This is a little dated, but it's good and Technorati says hardly anyone blogged it. For all my fellow red diaper babies:
Pete Seeger Is 86
by STUDS TERKEL
It is hard to think of Pete Seeger as an elderly gaffer, because the boy in him, the light, remains undimmed. It was sixty-five years ago I first ran into him. He and three of his colleagues, calling themselves the Almanac Singers, were on a cross-country jalopy tour singing and creating songs for the industrial unions aborning. The CIO had begun, and how could there be labor rallies without songs? It was in the true American tradition, like the Hutchinsons, a family of singing abolitionists during the Civil War. Some of the most heartbreaking music of that fratricidal conflict was theirs.
That night when I first encountered the four wandering minstrels was a cold Chicago beauty. At 2 in the morning, my wife heard the doorbell ring. I was away rehearsing the first play in which I had ever appeared. It was Waiting for Lefty, of course. There, at the door, were the four of them. The first was a bantam--freckled, red-haired and elfin. He handed my wife a note saying: "These are good fellas. Put them up for the night." Putting them up was a rough assignment, even for a Depression-era social worker, what with the only spare bunk being a Murphy bed that sprang from the wall. Freckles announced himself as Woody Guthrie. The second was an Ozark mountain man named Lee Hayes. The third was a writer, Millard Lampell. The fourth, somewhat diffident, more in the background, was a slim-jim of 20 or so, fretting around with his banjo. He was Pete Seeger.
Since then, Woody has died. So has Lee Hayes. So has Millard Lampell. Only Pete breathes and sings, mesmerizing audiences, whether they be Democrats, lefties, vegans or even a sprinkling of Republicans. For sixty-five years, he has held forth continuously through periods known more for their bleakness than for their hope: the cold war, the witchhunt, the civil rights and civil liberties battles. Pete has been in all of them. Wherever he was asked, when the need was the greatest, he, like Kilroy, was there. And still is. Though his voice is somewhat shot, he holds forth on that stage. Whether it be a concert hall, a gathering in the park, a street demonstration, any area is a battleground for human rights. That is why describing him as an 86-year-old gaffer is not quite true. The calendar often deceives. This is a sparkling case in point.
Of course, he's been blacklisted so many times he probably holds the dubious record, with the possible exception of Paul Robeson, who was often his partner in crime.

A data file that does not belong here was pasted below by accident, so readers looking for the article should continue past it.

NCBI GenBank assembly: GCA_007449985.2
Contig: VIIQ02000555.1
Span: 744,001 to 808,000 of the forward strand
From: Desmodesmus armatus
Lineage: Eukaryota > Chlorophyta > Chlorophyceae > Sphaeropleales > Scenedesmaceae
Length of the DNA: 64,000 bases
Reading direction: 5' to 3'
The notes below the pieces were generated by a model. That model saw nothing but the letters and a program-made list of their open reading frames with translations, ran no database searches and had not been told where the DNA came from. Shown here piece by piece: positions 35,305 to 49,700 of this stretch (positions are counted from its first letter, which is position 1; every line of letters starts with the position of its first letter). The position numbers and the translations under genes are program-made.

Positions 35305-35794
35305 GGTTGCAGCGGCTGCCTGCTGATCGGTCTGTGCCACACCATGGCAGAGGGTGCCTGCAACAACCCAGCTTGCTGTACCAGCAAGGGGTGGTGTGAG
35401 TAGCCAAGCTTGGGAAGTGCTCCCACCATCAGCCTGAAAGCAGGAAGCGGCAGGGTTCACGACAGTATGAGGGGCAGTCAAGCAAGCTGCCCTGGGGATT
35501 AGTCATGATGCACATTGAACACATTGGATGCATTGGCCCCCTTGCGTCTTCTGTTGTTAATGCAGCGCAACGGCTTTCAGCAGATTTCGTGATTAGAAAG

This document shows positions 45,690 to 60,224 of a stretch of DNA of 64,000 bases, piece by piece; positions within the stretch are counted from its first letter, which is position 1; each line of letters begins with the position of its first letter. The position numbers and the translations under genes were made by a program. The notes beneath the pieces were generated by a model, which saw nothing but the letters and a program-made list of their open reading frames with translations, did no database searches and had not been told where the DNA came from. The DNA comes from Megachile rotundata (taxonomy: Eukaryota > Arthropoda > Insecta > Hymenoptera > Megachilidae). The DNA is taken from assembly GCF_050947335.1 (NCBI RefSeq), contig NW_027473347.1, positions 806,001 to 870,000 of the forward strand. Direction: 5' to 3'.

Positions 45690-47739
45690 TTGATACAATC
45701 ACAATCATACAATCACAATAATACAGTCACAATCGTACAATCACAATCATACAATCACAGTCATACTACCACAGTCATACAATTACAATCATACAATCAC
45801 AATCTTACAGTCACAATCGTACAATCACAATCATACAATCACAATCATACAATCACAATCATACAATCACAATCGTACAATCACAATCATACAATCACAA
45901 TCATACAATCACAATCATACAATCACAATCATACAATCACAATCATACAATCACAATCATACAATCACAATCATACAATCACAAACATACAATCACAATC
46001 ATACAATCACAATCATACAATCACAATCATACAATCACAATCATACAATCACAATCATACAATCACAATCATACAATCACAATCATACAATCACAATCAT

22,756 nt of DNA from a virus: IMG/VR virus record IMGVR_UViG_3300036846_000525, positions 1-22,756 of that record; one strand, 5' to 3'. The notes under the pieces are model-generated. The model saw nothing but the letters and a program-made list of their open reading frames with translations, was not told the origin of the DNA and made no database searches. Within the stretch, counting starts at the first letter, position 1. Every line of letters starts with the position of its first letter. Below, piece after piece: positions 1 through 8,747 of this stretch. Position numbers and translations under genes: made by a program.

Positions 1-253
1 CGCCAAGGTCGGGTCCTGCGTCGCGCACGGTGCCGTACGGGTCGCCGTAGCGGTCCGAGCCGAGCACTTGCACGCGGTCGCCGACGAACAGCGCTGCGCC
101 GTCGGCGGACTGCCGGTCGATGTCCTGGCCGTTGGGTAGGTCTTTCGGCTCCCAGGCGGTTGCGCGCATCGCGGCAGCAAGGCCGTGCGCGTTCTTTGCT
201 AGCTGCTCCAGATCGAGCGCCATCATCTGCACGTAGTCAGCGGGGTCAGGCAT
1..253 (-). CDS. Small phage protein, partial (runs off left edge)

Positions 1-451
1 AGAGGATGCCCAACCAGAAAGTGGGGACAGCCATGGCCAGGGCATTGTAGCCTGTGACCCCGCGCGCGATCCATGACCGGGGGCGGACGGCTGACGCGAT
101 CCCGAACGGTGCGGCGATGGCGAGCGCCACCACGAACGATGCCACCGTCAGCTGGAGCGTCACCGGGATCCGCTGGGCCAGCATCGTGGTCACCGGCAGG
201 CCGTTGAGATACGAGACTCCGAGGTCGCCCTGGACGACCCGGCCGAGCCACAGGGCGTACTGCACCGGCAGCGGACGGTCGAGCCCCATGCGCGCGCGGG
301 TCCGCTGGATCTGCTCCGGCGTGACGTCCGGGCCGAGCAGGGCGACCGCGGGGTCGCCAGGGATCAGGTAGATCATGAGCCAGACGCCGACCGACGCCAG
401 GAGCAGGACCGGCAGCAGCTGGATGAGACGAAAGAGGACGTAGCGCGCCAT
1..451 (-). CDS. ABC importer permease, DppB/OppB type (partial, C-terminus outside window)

Before we hoist one for Pete, let's also remember that he's one of the best choirmasters in the country. He may not have the technique of Robert Shaw, but the result is just as explosive. Imagine an audience of thousands as Pete sings, say, "Wimoweh." As Pete waves his arms gently, the audience reacts as a professional choir might. I've seen a wizened little man, who obviously is somebody's bookkeeper, at the command of Pete become a basso profundo, reaching two octaves lower than Chaliapin. This is the nature of Pete Seeger, who reaches out toward the further shores more effectively and more exhilaratedly than anyone I've ever run into.
Hail Pete, at 86, still the boy with that touch of hope in the midst of bleakness. There ain't no one like him.
(The rest is over at The Nation)
Might as well mention, in case you missed it the first time around, that I did a little bit about Pete Seeger a just over a year ago. I was actually writing about Louis Armstrong, but Pete figured into it, too.
In that post from last summer, I mention getting Pete Seeger's Children's Concert at Town Hall on cd after having listened to the lp endlessly as a child. The cd has been getting a lot of play around here lately because at almost 2 1/2 my son is now old enough to have his own enjoyment of Pete Seeger.
Even if you don't have kids, the Children's Concert is really worth getting. My wife gets choked up almost every time she hears all the children in the audience singing along—which only makes Pete's "touch of hope in the midst of bleakness" that much more poignant, especially these days . . .
The concert was recorded in 1962, so all those kids are grown up and older than I am. I sometimes wonder who they are in the world today.